The characters are solid and relatable and Southard’s writing always has a way of keeping me glued to the pages till the end. Buckets of gore, plenty of action and an unshakable plot make this one a must read. The novel is quick and I finished it in one sitting, but in this day and age, fast reads that are easy to finish in one setting are worth every damn penny. (Chuck Rios)

scavengers

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The Bad Game by Adam Millard (Book Review)

THE BAD GAME by Adam Millard

Adam Millard’s latest novel from Sinister Horror Company, THE BAD GAME, is the best of pulp horror fiction with undeniably gripping B-movie atmosphere. Think Children of the Corn meets Night of the Living Dead and add a jigger of rocket fuel, but don’t get confused. This isn’t a zombie story, it’s something so much better, so much more interesting.

Jamie Garret is a fifteen-year-old living in Hemsby, a British seaside town in the thriving throes of the tourist season. Great for visitors, but boring for Jamie who spends his idle time at the local arcade or fending off a group of town bullies who have been getting more aggressive as of late. One day two things happen to change Jamie’s life: He meets a girl and an unusual arcade game arrives at his local haunt, one that is so strange and intriguing that it has all of the kids in town lining up to have a go. Problem is, playing this game comes with a price, and no one knows this little factoid until it’s too late. Soon the idyllic summer town becomes riotous with acts of ultra violence the likes of which has never been seen there before.

Adam Millard has a way with words that keeps the reader hanging on his every sentence, slurping up his prose and continuing on at each chapter well into a late night or after the end of a lunch break. The story is fun in every way, reminiscent of days gone by, youth, the long lost arcades I spent so many hours in trying to beat my high score. That alone is enough of a draw, but it’s Millard’s ability to bring life to his characters that seals the deal. I liked reading about Jamie, his attempts at impressing Liza, the girl he met at the arcade, and Scottie, the troubled arcade owner, not to mention the other supporting characters, all of whom are as individual as snowflakes.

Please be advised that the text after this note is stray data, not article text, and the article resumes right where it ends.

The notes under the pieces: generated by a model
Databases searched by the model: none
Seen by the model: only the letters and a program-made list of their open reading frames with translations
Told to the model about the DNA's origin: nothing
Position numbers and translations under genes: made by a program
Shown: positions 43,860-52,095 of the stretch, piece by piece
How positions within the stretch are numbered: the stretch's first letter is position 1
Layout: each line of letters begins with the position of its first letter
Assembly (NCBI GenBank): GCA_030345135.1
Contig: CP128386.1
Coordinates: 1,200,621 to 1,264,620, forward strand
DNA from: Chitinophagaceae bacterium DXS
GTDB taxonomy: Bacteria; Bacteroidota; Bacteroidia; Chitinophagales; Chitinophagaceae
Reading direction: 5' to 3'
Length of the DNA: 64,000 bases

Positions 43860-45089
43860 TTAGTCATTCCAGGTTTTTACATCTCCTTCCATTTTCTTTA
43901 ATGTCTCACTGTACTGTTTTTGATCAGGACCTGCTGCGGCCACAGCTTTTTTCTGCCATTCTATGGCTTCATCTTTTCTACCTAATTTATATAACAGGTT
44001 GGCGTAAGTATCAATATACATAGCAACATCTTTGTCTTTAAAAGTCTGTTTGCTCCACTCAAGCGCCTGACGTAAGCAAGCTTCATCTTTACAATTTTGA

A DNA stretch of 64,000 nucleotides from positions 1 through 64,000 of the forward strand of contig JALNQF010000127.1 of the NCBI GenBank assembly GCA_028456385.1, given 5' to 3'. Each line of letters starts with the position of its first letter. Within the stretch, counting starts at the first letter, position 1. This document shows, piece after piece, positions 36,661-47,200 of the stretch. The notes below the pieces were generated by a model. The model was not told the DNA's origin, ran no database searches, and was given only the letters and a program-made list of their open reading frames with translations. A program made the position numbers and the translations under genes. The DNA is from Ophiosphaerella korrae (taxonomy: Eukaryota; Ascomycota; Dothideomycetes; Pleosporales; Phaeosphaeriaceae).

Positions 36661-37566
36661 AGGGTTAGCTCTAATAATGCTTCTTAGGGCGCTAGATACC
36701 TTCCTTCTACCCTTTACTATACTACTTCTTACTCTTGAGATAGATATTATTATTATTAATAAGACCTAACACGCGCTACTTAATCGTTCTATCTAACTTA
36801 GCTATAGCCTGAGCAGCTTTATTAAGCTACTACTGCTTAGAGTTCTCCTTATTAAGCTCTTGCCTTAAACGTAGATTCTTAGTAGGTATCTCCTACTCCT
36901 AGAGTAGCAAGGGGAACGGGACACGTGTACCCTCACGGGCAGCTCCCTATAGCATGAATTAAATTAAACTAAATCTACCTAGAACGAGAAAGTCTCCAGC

I highly recommend this book to pretty much anyone who loves a good story, but especially those of you who enjoy reading about the horror of a town being taken apart en mass. A great read for anytime, but prime for summer, so get yourself a copy, have a seat by the pool or in your favorite chair, and enjoy the ride. (Robert Essig)

bad game

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SQUEEZE by Christopher Rhatigan (All Due Respect)

Squeeze by Christopher Rhatigan (All Due Respect)

I loved this short noir tale. Lionel Kasper is an amateur reporter, a drunken gambler who’ll do anything to get a headline. He’ll even fabricate a story and lay on a SQUEEZE. In his quest to stay ahead of the competition Kasper even blackmails the local senator. But his past catches up with him when a rival reporter, Greg Hulas, becomes suspicious and looks into Kasper’s invented stories. Things spiral out of control as Kasper desperately tries to cover his tracks and save his job.

It’s not what I expected, slower in pace than what I normally read. My crime fix is usually fast paced and hard-boiled – so I had difficulty comparing this – but the story doesn’t suffer. I really enjoyed it. SQUEEZE is timeless – set in the present, but it could just as easily the 1950s. I found myself sucked in and I kept asking myself: how the hell is Kasper going to get out of this? Christopher Rhatigan (author of the collection, WAKE UP, TIME TO DIE) leaves you guessing where Lionel Kasper’s exploits will eventually take him. I can feel the journalist’s despair has he hopelessly losses control. Will he manage to con his way through or will his nemesis – rival reporter, Hulas – get the better of him? Excellent stuff! (Jack Bantry)

squeeze

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Last few copies of Splatterpunk 7…

We are down to the last five copies of SPLATTERPUNK ZINE issue 7. The latest issue features fiction by Jeff Strand, Adam Cesare, Kristopher Rufty and Garrett Cook. Illustrations from Dan Henk, Nick Gucker, Jim Agpalza and Robert Elrod. Plus non-fiction, A Hostel Fever in the Inferno: In Defense of Eli Roth by Jeff Burk.

“Splatterpunk is 100% the real deal, and if seedy-but-brilliantly-written hardcore horror is your pleasure, guilty or otherwise, I’d say this zine is essential reading.” – Kit Power, Ginger Nuts of Horror

Splatterpunk 7 Cover small